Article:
One other thought: It sounds like you’ve continued meeting her for lunch when you have time for a quick meal — but it might be worth stopping that altogether, even if your schedule allows it that day. First, you know from experience that a “quick lunch” will probably take longer than you want it to, and second, by agreeing sometimes, you’re training her that if she keeps asking, sometimes you’ll say yes. Consistently saying “I can’t go to lunch anymore” might get the point across in a way that varying the message isn’t.

(Also, make sure that you’re suggesting other things to do with her when you’re not at work. If you start turning down all her invitations and not taking her calls during the day, you want to be sure that you’re reaching out to her in other ways, so that she knows you still want to hang out with her … just not during work hours.)

{ 109 comments… read them below }

  1. COT

    I wonder if your friend just misses you, or if she gets lonely/bored because she’s often home when other people are busy, and vice versa. Sometimes those rotating schedules make it tougher for people to stay connected with friends who work more traditional hours. If your hangouts have been impromptu in the past, maybe it would help to schedule dinners/activities instead. That way she can look forward to your next date rather than worrying that you are too busy to see her now.

    1. Ali

      I can relate to this! I work non-traditional hours (not in healthcare) and even though one of my days off is a more optimal day, I can never find time to hang out with my friends. They are all always busy when I am free or don’t seem to desire to leave the house…I hear every excuse in the book, but all these “friends” seem to have time for other people in their lives. I don’t feel close to anyone as a result. Perhaps maybe that’s what OP’s friend is feeling?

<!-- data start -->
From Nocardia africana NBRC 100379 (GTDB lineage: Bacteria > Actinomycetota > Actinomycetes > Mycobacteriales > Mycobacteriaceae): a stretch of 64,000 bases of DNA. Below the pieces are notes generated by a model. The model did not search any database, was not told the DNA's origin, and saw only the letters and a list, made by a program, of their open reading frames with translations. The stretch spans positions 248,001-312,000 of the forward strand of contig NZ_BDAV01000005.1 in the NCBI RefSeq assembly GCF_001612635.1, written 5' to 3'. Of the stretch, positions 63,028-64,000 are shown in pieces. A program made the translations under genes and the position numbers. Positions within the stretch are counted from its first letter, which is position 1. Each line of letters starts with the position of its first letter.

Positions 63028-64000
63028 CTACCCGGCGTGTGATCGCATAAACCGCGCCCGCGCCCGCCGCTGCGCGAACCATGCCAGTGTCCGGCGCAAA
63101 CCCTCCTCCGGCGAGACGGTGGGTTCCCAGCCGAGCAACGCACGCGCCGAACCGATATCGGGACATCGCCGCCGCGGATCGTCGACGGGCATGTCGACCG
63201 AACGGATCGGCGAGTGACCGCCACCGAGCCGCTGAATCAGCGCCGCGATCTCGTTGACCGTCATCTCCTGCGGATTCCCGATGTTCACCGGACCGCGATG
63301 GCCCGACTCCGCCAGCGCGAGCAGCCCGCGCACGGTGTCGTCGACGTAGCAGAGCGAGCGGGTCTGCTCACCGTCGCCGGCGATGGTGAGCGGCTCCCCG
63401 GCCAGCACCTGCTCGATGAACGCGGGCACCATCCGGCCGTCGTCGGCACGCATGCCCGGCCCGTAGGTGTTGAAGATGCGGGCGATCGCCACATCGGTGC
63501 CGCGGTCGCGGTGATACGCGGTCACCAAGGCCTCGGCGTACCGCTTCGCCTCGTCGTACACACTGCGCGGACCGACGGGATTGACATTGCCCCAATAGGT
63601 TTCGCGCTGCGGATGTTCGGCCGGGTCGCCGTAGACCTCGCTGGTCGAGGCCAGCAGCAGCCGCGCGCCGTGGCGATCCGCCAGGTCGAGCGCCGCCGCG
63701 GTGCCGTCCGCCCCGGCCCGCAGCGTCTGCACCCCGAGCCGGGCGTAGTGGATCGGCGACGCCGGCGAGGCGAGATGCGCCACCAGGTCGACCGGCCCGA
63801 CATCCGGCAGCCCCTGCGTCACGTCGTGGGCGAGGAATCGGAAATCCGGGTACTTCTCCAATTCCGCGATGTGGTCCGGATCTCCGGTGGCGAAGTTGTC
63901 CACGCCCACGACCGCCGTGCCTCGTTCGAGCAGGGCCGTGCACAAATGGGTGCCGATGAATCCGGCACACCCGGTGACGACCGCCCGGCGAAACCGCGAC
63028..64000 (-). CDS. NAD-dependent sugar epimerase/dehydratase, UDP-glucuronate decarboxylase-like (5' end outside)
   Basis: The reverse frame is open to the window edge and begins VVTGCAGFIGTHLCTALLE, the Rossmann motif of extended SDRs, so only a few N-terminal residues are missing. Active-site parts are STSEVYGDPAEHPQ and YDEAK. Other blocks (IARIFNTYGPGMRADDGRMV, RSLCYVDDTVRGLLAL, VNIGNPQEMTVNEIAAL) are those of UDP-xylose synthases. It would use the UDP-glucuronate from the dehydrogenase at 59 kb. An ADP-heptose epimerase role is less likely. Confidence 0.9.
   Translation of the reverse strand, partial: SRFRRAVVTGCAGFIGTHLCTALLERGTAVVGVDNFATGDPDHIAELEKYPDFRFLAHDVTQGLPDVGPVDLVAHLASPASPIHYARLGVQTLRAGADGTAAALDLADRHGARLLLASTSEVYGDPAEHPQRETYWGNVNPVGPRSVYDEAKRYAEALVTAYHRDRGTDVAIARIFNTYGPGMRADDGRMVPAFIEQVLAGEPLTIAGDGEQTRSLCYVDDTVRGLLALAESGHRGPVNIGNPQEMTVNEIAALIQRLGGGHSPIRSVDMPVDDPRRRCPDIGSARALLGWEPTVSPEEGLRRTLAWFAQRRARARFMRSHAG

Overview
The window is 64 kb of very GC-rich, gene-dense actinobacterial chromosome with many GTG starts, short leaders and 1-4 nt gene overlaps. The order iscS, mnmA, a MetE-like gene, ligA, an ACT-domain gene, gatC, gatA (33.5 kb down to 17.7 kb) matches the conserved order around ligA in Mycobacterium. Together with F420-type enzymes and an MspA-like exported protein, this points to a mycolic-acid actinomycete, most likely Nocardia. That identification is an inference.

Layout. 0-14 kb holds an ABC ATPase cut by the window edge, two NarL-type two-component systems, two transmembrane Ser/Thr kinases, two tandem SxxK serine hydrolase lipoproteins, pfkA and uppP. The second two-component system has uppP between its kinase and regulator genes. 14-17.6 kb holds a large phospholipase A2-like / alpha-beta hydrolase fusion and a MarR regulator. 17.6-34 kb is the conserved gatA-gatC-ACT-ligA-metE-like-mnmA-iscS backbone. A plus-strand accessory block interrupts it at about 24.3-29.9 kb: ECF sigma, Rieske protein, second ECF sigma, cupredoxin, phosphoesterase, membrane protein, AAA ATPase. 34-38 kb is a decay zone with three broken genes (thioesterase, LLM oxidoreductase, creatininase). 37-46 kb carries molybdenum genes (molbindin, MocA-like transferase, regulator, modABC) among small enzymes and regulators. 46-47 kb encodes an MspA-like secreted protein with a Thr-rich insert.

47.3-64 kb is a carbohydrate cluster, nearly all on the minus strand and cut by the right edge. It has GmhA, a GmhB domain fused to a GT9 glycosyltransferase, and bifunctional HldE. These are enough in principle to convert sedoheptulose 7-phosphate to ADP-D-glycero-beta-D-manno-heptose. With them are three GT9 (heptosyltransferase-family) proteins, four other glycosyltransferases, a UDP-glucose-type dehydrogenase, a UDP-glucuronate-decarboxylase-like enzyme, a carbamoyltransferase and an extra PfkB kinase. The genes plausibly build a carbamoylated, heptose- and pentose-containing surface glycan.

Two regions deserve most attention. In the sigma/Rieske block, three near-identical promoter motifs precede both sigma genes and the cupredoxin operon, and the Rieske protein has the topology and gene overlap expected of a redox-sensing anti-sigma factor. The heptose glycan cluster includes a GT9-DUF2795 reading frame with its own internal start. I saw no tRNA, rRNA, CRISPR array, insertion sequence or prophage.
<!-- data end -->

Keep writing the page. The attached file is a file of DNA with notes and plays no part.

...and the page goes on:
1. Ethyl

        Man, that sounds really rough, Ali! Have you tried talking to your friends frankly? Say (or text or email) something like “I really miss our [insert activities here] times! Are you available on [give a concrete date and time]?” Then, if they make excuses, give them another chance to reschedule — if it’s still a no-go, back off for a while and maybe think about cultivating relationships with people who might have similar schedules as well as similar expectations from friendships (easier said than done I realize!).

        For you and the OP, I’d also suggest reading up on attachment styles — when someone is clingy, backing off can often make them anxious and even MORE clingy. It’s a normal reaction but can feel really frustrating to the person feeling smothered!

        I’ve been having really good results with the frank admission that I miss my friends *coupled with* specific plan suggestions. A lot of my busy friends feel overwhelmed by a suggestion to “hang out sometime,” I think.